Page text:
Judges reject assisted suicide guidance

February 19, 2016

Judges have rejected a legal bid to force Scotland’s senior law officer to publish guidance over prosecution in cases of assisted suicide.

The case was brought by the late Gordon Ross, former treasurer of Humanist Society Scotland and Humanist Celebrant, who died on 13th January 2016.

Judges at the Court of Session in Edinburgh said criminal law in Scotland on assisted suicide was clear.

In September 2015, Lord Doherty, ruled not to compel the Lord Advocate to publish guidelines regarding assisting someone to take their own life, a decision which Mr. Ross then appealed.

In the judgement by the Lord Justice Clerk, Lord Carloway, the most senior judge in Scotland, said:
“The criminal law in relation to assisted suicide in Scotland is clear. It is not a crime “to assist” another to commit suicide[…] There is no difficulty in understanding these concepts in legal terms, even if, as is often the case in many areas of the law, there may be grey areas worthy of debate in unusual circumstances.”

Responding to the judgement, Humanist Society Scotland Head of Communications and Public Affairs, Gary McLelland, said:
“This is a very disappointing result, and although we appreciate that Lord Carloway has tried to clarify the law around assisted suicide, we feel that many people in Scotland will still be unsure about what the law is.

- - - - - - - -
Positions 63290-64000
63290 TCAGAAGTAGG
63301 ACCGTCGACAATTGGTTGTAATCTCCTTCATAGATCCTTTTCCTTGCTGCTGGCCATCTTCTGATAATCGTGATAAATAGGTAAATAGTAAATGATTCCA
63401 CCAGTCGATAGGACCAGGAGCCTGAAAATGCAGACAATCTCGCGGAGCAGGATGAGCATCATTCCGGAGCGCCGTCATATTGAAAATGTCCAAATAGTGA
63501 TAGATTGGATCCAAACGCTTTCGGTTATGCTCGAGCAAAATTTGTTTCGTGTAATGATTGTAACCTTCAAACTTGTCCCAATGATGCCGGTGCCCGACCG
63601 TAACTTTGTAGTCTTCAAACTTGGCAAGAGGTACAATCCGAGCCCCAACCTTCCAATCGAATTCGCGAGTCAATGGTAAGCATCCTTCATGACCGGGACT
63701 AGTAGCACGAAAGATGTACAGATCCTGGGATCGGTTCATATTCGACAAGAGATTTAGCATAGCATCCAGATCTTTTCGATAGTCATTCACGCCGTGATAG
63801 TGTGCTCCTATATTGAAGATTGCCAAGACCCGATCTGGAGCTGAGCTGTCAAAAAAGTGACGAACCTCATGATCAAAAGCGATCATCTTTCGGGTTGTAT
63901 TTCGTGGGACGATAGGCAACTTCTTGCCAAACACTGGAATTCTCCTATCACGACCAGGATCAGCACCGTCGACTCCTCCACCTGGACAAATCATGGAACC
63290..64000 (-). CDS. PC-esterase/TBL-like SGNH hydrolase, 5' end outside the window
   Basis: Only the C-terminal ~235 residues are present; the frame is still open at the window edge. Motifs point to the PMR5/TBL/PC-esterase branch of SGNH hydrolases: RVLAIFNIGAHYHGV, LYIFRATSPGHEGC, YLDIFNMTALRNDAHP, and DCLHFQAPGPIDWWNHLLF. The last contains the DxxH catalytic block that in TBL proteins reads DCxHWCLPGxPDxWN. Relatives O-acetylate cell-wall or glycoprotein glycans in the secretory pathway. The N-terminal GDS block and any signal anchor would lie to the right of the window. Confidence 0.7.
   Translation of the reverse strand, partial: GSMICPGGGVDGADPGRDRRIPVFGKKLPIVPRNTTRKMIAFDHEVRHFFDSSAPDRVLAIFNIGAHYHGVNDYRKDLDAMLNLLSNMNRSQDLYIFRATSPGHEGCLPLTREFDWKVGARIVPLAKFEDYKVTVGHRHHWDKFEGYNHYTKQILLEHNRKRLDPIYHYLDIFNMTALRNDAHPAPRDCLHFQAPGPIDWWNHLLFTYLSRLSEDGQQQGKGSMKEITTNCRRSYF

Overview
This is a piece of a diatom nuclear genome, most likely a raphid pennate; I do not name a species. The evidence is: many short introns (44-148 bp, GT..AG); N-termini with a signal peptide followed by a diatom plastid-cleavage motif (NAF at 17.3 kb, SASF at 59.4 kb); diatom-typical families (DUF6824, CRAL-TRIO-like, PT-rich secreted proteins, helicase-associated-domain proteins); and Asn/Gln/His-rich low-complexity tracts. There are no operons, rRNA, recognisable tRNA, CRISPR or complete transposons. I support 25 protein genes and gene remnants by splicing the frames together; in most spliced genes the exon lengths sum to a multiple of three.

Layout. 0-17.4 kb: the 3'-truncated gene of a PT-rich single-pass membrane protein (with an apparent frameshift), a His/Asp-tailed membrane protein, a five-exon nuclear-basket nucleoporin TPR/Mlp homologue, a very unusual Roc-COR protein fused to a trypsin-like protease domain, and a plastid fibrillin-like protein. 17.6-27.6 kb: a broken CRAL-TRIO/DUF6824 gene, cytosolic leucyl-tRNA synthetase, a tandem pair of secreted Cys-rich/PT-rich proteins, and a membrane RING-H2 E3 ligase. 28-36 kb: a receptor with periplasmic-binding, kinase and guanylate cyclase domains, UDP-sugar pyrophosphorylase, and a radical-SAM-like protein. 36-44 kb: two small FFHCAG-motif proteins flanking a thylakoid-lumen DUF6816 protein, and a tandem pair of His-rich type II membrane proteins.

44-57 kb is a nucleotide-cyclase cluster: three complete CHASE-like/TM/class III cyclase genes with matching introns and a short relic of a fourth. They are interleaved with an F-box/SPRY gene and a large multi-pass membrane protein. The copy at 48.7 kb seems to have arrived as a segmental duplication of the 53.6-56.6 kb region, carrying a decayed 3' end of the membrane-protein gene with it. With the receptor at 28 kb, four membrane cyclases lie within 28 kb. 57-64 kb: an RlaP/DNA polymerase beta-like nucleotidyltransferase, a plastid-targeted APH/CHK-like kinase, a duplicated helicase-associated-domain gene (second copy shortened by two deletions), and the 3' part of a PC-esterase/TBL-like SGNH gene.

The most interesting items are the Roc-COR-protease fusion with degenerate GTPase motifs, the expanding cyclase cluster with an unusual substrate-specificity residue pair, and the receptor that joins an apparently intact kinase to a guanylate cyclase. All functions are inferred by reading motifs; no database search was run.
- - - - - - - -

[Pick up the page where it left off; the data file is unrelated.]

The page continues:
“By refusing to compel the Lord Advocate to issue detailed guidance on the law around assisted suicide in Scotland, the Court of Session has continued the divergent approach from England and Wales, where guidance has been available since 2010. We will continue to campaign with our partners for a change in the law to allow those with life shortening condition the choice to end their life where they wish to.”

Responding to the decision, Humanist Society Scotland Celebrant Bob Scott, who is also a member of Friends At The End (FATE), said:
“Although Gordon died last month, his family, as wells as his friends at FATE and Humanist Society Scotland, had hoped that the appeal court judges would overturn the previous decision by the Court of Session and compel the Lord Advocate to issue detailed guidance on the law around assisted dying as exists in England. This would have been a fitting legacy after Gordon’s long legal fight and an opportunity for this issue to be.”

“This is a real slap in the face for those who wish to have a choice at the end of their lives and particularly to Gordon who fought long and hard to have the guidelines clarified. At the moment anyone helping a friend or loved one, who is suffering intolerably, to die faces a charge of murder or manslaughter.

“Gordon’s family are considering their position regarding the legal aspects of this decision but FATE and Humanist Society Scotland will continue Gordon’s fight to have the law changed and give the public more information about how a safe law could be enacted which protects vulnerable people and enhances the excellent palliative care already available in Scotland.”

Image Courtesy: Wikipedia, Creative Commons.

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